The city of Corvallis has identified land that it hopes it can rezone for high-density use.
The city has been working on an update of its buildable lands inventory, which is a requirement of state land-use planning laws. The BLI project will help guide Corvallis land use and growth for the next two decades. During the BLI process the city was advised by the state that it had a deficit of 12 acres of land zoned for high-density use (RS-20), which usually means apartments, duplexes and townhouses, but is not limited to those housing types.
At its Monday night meeting the Corvallis City Council directed city staff to move forward with a process that would rezone approximately 94 acres of land for high density to help both meet the state goal and allow for future growth.
“One of the first questions we had for the City Council in this process was whether their intent was to just meet the state minimums or whether they wanted us to do something more to try and work to solve some of the housing challenges the community has,” said Paul Bilotta, community development director. “The council said that they wanted to try to make a difference in housing, so that is how we have proceeded.”
Here is a look at the four sites the city has chosen:
• A 51.4 acre site in South Corvallis along Highway 99W. The Corvallis Industrial Park property was rezoned from industrial use to RS-9 — medium-density housing — in 2016.
• A 15-acre plot consisting of two parcels south of Wake Robin Avenue. The Corvallis Industrial Park and Wake Robin properties are contiguous, although three different property owners are involved. The Wake Robin properties are zoned for light industrial/office.
• A 26-acre parcel called the McFadden Ranch in northeast Corvallis between the HP Inc. campus and the city’s Public Works complex. The property currently is zoned general industrial.
• A 3.3-acre plot at the intersection of Northeast Circle Boulevard and Walnut Boulevard just north of HP. The land also is currently zoned general industrial.
The Wake Robin and Corvallis Industrial Park sites are within the proposed boundary for the urban renewal district in South Corvallis. Property tax proceeds from new housing development within the district are expected to help pay for the affordable housing, street infrastructure and neighborhood town center projects that supporters of the district hope to bring to fruition. The district is scheduled to go to the voters in March.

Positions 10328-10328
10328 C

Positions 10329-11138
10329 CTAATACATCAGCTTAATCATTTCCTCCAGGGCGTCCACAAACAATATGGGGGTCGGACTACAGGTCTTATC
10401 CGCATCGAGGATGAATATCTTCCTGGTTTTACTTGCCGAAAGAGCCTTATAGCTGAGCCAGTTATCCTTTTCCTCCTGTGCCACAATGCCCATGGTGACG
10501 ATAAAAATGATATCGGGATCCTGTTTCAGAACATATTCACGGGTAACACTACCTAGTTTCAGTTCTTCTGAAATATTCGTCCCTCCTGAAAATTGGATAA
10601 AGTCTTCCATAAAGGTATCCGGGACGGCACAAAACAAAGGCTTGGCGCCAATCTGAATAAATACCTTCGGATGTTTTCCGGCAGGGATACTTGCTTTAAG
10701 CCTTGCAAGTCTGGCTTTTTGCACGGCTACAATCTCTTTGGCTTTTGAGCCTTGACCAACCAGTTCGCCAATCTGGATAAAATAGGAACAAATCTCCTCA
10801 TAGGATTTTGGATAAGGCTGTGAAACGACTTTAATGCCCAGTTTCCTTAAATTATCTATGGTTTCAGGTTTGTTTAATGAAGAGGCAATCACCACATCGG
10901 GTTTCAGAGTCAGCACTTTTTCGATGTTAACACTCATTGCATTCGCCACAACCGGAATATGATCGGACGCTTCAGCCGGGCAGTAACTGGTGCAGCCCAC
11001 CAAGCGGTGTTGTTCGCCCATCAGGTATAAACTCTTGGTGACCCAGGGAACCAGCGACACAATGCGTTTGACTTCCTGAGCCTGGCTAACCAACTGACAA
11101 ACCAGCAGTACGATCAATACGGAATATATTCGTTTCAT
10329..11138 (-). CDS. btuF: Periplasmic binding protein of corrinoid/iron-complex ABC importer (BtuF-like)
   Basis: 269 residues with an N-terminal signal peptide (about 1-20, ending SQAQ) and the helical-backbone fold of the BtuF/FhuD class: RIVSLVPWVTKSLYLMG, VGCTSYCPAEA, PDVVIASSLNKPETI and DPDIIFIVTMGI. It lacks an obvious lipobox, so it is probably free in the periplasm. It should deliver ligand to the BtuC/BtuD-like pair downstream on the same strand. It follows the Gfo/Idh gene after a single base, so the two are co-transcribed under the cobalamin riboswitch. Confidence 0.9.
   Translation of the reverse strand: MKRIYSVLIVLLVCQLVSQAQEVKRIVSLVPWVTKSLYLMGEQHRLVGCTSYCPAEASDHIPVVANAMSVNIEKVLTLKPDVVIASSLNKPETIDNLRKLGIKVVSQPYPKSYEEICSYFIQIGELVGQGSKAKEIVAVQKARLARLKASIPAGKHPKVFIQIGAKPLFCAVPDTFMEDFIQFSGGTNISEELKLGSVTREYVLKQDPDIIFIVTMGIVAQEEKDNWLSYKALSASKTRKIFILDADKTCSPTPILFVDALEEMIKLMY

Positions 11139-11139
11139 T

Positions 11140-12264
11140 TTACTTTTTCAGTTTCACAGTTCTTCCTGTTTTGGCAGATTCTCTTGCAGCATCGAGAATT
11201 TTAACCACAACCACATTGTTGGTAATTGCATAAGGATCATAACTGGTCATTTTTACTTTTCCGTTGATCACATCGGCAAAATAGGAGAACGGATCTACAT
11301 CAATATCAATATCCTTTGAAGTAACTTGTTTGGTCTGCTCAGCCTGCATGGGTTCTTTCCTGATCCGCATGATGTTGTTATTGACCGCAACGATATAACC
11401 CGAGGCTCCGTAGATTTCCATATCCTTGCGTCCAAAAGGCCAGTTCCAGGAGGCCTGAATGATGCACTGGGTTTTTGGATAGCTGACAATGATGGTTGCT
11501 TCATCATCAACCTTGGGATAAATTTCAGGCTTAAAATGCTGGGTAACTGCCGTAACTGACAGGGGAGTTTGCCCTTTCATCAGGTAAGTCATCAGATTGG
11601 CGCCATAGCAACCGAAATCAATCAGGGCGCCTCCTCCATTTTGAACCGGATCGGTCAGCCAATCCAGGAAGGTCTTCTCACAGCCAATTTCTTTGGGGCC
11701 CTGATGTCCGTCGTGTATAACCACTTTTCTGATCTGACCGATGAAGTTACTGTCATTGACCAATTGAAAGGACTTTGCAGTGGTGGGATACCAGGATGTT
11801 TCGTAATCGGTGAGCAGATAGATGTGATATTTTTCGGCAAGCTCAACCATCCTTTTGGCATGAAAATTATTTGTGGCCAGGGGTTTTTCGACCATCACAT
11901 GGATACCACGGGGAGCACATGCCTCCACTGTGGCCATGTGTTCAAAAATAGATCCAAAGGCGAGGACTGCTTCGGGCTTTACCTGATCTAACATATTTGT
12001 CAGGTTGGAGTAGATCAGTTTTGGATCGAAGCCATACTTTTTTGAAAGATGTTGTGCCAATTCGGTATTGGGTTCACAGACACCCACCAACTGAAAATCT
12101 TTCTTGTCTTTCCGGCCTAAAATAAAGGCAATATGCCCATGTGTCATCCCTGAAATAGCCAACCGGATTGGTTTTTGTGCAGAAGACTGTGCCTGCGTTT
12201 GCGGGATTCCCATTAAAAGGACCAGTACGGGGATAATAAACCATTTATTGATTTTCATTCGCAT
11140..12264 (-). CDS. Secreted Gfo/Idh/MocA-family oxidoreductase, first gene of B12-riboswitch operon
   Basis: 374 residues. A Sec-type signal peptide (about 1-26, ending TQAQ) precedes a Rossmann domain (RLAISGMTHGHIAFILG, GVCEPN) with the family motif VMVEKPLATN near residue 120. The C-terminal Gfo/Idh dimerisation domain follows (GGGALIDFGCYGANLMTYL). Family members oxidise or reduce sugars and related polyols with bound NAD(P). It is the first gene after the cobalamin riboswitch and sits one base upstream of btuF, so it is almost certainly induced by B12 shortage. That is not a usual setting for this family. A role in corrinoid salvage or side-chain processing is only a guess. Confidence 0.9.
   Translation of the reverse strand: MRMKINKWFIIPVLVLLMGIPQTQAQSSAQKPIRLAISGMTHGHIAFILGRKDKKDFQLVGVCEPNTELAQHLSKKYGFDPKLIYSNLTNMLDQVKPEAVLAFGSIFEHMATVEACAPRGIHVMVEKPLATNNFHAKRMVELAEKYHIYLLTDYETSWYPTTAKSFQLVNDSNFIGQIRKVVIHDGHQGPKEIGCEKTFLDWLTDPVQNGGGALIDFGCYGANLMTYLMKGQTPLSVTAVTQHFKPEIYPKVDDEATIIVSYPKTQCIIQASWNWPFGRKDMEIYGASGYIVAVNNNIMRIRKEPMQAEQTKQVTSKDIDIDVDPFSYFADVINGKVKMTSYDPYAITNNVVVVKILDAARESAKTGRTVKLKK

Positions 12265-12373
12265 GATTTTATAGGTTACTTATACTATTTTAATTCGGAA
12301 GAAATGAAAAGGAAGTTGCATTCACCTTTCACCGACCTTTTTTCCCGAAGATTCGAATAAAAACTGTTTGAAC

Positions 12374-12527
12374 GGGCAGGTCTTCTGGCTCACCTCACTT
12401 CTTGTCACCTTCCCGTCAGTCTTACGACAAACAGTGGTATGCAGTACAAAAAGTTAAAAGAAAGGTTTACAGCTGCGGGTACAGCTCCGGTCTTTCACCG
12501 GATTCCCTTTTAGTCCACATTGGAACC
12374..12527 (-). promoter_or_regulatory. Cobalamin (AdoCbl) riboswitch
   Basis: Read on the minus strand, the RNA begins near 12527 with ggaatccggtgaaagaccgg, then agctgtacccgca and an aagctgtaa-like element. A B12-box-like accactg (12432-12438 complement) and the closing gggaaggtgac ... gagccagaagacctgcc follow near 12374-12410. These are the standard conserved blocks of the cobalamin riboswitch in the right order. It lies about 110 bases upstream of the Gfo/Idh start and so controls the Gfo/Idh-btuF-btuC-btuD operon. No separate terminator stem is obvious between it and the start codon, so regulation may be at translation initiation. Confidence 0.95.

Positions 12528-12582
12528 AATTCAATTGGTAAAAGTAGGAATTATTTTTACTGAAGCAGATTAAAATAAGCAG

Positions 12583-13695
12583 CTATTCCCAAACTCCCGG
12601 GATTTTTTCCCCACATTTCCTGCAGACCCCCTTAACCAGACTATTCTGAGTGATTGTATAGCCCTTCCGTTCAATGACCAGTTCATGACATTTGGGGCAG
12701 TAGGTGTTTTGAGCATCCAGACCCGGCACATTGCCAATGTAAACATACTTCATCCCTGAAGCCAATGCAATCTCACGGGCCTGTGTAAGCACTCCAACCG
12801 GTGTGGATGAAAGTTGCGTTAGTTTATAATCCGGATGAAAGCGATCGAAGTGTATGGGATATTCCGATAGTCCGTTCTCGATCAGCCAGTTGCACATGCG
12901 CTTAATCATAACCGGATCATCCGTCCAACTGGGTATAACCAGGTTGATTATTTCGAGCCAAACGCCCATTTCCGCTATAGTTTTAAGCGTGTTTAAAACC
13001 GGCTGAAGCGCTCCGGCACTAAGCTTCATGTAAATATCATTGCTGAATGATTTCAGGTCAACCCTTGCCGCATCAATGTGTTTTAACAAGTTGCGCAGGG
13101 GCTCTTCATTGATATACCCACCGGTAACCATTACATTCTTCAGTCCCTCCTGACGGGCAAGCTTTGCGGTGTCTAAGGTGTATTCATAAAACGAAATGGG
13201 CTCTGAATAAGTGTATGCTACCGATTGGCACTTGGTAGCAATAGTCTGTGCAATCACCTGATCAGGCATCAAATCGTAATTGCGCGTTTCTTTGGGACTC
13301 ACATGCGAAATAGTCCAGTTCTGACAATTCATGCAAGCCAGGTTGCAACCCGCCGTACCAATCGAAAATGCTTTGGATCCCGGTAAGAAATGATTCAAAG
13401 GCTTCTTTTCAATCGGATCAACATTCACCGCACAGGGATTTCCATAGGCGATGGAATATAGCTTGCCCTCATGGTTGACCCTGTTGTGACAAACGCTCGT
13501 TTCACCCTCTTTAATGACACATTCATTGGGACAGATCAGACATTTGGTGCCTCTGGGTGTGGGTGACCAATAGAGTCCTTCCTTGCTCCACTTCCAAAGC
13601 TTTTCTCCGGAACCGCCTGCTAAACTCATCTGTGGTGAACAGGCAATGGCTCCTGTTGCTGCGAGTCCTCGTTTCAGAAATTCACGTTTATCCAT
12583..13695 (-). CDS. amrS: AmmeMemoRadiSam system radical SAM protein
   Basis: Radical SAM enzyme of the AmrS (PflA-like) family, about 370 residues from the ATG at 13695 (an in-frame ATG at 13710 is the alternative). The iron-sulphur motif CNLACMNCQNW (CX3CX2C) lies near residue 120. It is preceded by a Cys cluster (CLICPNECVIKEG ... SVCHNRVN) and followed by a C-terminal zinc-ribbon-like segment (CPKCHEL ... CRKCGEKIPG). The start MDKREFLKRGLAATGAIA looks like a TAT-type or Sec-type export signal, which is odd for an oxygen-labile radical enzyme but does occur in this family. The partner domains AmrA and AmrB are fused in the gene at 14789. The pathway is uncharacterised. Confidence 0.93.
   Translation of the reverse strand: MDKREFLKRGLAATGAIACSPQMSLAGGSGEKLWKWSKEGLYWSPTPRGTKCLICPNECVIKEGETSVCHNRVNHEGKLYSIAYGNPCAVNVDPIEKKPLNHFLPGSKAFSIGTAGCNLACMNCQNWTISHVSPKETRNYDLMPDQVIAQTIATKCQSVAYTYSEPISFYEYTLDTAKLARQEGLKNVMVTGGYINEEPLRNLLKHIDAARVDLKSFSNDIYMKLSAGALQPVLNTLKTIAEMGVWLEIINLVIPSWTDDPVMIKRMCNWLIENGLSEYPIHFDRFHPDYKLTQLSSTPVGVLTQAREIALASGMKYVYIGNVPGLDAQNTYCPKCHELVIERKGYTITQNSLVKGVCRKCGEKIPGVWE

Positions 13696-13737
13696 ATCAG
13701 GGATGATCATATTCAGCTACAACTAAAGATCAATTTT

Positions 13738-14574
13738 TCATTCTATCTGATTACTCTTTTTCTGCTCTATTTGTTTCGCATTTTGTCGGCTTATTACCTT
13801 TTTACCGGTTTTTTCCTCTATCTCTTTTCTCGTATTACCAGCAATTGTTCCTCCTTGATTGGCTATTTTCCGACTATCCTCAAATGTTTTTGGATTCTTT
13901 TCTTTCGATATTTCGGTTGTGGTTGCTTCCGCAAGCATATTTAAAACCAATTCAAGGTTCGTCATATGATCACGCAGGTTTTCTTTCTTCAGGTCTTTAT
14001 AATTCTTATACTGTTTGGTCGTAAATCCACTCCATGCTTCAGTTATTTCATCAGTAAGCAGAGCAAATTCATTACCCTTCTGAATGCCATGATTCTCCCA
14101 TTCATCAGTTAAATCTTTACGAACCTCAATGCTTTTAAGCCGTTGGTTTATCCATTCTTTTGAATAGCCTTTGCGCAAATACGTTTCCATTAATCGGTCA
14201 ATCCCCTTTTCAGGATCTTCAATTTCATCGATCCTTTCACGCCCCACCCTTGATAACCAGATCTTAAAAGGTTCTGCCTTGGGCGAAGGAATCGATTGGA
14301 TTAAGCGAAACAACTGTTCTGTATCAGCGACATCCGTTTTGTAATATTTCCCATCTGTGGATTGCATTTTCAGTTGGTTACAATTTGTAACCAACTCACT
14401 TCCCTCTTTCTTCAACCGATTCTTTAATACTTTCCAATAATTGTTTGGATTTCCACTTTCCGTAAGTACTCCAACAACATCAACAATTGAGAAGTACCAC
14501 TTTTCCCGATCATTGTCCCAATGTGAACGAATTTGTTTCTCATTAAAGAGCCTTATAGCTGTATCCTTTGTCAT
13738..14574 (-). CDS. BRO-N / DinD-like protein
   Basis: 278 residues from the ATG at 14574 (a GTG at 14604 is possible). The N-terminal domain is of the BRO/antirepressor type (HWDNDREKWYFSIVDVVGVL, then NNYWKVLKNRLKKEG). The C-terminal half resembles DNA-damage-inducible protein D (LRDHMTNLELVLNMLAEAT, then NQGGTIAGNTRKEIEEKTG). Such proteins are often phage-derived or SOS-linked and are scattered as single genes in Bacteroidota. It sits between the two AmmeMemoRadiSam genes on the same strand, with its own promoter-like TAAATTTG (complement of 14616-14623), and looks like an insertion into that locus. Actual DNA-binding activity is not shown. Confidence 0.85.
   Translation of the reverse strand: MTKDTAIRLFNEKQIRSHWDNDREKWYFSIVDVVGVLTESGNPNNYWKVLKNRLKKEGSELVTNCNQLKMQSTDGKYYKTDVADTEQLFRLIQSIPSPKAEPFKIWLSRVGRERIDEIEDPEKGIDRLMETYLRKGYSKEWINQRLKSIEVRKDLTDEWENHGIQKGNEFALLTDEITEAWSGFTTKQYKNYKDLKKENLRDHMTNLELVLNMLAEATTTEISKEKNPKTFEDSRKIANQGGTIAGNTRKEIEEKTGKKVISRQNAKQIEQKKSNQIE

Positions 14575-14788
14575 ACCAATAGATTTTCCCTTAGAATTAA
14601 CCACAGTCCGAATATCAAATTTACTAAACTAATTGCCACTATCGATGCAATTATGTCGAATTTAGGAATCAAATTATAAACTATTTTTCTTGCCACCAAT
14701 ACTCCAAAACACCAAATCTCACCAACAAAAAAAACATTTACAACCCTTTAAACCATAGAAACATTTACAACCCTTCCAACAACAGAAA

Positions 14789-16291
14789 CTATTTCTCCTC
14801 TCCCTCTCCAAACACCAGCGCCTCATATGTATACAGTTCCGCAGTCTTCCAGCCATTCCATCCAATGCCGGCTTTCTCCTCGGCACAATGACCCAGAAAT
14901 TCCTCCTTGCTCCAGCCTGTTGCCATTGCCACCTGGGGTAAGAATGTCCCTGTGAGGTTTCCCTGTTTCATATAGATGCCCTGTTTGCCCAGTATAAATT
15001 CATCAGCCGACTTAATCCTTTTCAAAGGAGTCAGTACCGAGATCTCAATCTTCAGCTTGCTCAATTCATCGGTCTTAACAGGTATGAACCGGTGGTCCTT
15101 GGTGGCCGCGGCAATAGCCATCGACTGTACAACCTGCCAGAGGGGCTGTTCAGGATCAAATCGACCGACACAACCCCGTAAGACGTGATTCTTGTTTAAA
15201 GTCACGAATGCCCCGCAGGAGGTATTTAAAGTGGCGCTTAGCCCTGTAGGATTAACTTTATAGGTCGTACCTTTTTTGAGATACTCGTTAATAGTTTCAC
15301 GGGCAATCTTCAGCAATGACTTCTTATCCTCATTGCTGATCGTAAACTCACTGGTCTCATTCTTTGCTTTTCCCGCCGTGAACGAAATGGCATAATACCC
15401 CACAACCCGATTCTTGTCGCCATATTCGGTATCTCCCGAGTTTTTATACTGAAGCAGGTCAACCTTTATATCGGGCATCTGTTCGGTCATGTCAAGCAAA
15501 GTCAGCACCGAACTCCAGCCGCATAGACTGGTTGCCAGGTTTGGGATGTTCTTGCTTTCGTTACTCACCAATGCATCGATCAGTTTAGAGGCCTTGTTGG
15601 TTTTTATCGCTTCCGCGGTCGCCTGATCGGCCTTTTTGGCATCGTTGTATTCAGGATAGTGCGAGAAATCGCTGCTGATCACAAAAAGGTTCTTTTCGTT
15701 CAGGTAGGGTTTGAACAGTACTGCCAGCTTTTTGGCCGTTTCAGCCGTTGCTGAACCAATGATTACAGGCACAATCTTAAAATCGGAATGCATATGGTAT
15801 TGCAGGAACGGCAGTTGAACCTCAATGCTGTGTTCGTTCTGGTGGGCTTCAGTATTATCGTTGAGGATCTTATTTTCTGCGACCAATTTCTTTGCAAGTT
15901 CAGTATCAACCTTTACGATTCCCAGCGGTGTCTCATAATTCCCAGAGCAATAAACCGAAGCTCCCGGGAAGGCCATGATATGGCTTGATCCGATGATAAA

Bilotta emphasized that despite the high-density RS-20 zone “does not necessarily mean all apartment buildings. It has a minimum density, but largely similar uses to what is allowed in RS-9. So single family, duplex, townhomes, group residential, group care, etc., are all possible choices in addition to condominiums and apartments.
“In fact, our housing variety requirements encourage a diversity of housing types. So, this area could develop a lot of different ways per code. You could see something like a tiny house village, cluster housing or the CoHo Ecovillage if the property owners wanted to go that way.”
Bilotta said the four sites were chosen because they fit city goals of a “compact, well-planned city and encouraging housing with a lower carbon footprint.
“These sites … are all within easy walking distance of both employment areas and existing or planned commercial centers. They also have good access to transit service. If a city doesn’t preserve those vacant lands with unique qualities ahead of time, even if it might be more than the projected 20-year supply, you can get stuck in future years trying to wedge high-density residential into areas that are already developed or not as well situated.”
Bilotta said that the wedging, or infill problem, is exactly what happened in the areas north of Oregon State University, particularly in Ward 5, which bore more than its share of the OSU enrollment growth that followed the Great Recession.
“Decades ago,” Bilotta said, “the community didn’t reserve any vacant land for high-density residential near the campus and then applied the high-density zone across existing single-family neighborhoods. That sort of strategy is a very painful and wasteful way for a community to provide for its high-density needs because it involves significant disruption of established neighborhoods, loss of community history and (demolition of) a lot of functional housing stock.”
The comprehensive plan map changes and text amendments must go through a public process before the City Council can consider finalizing them. Neighborhood meetings must be held, and the Planning Commission also must chime in. Bilotta estimated that the project should be back in the hands of the City Council by the spring 2019.
Final approval of the completed BLI is expected to follow soon after the map and text changes.